Our understanding of this important matter may be limited by currently available methods. Previous work on how infants’ multisensory learning usually compared the learning effects either between uni-sensory and multisensory presentation of information37,41, or between temporally synchronous and asynchronous presentation of multisensory information (e.g.42,43,44). These manipulations were sufficient to reveal the facilitation effects from low-level properties, but insufficient for high-level properties such as semantic congruence. Semantic congruency in this context is broadly-defined as matching sensory information from different senses based on its categories, such as emotional relevance, object file, and scene category, that is beyond merely matching in space or time. Examples of AV semantic congruence include matched emotional categories (e.g. crying sounds (A)- sad faces (V)), scene category (e.g. restaurant background sounds (A)-restaurant image (V)), or object profile (e.g. an animal sound (A)- animal picture (V)) in different modalities. These examples of AV semantically congruent stimuli are often temporally synchronous with exceptions like lightning and thunder, which are related, but do not necessarily occur at the same time. Similarly, AV stimuli that were introduced at the same time does not necessarily warrant that they are related. The understanding of semantic congruence requires advanced level of knowledge representation beyond simple perceptual cross-modal matching such as in temporal duration, on- and off-set, and spatial information. Because temporal synchrony and semantic congruence are different concepts and potentially contributed by different mechanisms, it is important to distinguish learning effects induced by semantic congruence from those by temporal synchrony in infants’ learning. The goal for the current study is to explore infants’ capacity to recruit semantic congruence, or more specifically a high-level representation of cross-modal categorical relations, for learning.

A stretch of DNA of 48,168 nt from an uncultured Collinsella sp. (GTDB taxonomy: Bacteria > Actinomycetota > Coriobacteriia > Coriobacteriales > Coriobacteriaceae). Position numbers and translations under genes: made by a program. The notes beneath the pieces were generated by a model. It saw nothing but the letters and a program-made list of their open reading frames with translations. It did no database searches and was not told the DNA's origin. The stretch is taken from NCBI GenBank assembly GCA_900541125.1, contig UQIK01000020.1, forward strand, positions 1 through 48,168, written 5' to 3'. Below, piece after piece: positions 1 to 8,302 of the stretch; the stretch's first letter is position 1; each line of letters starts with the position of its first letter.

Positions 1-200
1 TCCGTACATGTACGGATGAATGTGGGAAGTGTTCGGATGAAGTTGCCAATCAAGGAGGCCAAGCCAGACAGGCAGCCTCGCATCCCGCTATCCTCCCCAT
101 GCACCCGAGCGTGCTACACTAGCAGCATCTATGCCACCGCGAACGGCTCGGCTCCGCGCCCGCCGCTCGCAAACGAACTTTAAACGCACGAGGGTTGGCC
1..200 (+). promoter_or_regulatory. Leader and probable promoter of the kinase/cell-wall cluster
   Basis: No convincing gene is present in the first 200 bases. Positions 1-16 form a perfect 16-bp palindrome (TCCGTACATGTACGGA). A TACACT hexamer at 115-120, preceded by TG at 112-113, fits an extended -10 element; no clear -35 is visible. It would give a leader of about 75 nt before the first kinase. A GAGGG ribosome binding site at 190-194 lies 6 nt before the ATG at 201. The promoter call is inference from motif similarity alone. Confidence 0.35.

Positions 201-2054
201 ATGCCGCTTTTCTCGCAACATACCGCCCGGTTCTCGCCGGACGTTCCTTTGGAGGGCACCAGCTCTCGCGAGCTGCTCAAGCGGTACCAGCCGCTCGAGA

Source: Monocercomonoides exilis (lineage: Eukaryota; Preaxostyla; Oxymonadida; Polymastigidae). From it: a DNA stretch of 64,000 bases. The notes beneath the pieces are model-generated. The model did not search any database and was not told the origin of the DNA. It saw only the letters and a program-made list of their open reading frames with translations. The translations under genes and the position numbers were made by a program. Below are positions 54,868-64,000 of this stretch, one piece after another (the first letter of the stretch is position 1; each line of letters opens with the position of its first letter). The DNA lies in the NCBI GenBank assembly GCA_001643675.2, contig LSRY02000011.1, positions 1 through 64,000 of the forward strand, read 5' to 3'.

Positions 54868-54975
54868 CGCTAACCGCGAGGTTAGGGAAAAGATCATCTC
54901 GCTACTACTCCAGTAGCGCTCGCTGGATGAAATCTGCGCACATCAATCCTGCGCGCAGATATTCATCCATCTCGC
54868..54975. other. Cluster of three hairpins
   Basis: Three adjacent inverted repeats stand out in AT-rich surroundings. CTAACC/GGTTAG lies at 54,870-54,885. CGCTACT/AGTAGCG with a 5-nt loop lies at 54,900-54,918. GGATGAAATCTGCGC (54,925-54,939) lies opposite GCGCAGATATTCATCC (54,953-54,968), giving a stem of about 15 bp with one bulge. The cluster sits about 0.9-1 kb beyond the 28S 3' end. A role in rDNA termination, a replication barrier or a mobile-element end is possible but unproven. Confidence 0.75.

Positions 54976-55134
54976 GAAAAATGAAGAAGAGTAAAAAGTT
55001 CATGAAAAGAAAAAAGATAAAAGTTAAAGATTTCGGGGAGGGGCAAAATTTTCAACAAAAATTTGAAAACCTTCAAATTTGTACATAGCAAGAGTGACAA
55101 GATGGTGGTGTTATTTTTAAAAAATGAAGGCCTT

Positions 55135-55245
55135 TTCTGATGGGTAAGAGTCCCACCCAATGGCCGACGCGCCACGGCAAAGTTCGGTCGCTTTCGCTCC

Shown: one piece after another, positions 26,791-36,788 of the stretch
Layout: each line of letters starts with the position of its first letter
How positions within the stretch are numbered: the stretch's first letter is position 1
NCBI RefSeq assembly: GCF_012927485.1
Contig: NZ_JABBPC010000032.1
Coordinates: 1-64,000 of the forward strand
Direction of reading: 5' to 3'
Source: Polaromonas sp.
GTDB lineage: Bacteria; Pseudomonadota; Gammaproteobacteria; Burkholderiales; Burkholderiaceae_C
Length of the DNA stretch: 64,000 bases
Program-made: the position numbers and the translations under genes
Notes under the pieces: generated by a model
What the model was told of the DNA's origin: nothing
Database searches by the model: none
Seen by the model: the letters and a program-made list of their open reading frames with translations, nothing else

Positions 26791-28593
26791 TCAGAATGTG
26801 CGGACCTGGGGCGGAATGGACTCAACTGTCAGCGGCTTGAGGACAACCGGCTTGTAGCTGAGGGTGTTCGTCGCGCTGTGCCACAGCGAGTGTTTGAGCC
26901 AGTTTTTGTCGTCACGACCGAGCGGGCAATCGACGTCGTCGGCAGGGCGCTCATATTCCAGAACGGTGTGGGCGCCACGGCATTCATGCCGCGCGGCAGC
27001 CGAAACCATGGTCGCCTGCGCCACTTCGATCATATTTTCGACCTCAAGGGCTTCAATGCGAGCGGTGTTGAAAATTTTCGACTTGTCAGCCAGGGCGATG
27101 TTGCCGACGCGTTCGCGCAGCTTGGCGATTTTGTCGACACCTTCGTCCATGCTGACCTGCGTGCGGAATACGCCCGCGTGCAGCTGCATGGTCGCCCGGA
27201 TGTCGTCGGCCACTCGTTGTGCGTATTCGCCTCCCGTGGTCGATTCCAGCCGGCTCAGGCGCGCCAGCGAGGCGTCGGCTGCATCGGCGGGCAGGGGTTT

As a first pass to understand how semantic congruence of AV pairings might enhance infants’ learning, Tsui and colleagues45 used novel emotional stimuli to constitute a grammar-like rule (i.e. A-A-B sequence) and manipulated the emotional congruency between the AV pairings. The stimuli used in the study were bimodal cartoon-like emotional faces (visual) with emotional sounds such as laughing and crying (auditory). Each face contains one of the four major affective emotions: happiness, sadness, surprise, and disgust, conveyed visually via facial expressions and acoustically with affective voices. When the visual and acoustic pair is of the same emotion, it is defined as a congruent pair; otherwise, an incongruent pair. It has been shown that infants starting 7 months of age are sensitive to the congruency between AV emotional valence (preferential looking time measures46, 1986; event-related potentials47). Tsui and colleagues45 found that 8- to 10-month-old infants learned the abstract rule only when the rule was constituted by emotional-congruent AV stimuli, but not when the rule was constituted by emotional-incongruent, albeit being temporally synchronous, AV stimuli, or unimodal stimuli. It suggests that not all audio-visual pairings help infants’ learning equally. This finding is in contrast to previous study with 5-month-olds which shows that infants’ learning is enhanced with AV stimuli that are not matched in categorical congruence (e.g. looming abstract shapes and human-recorded syllables in37). Is this inconsistency driven by differences in the type of stimuli used (emotional/social as in45 vs. non-emotional/inanimate information as in37), or is this effect driven by developmental changes of what is important to infants’ learning from AV stimuli? Reconciling these conflicting findings helps to unravel factors underlying success in infants’ learning.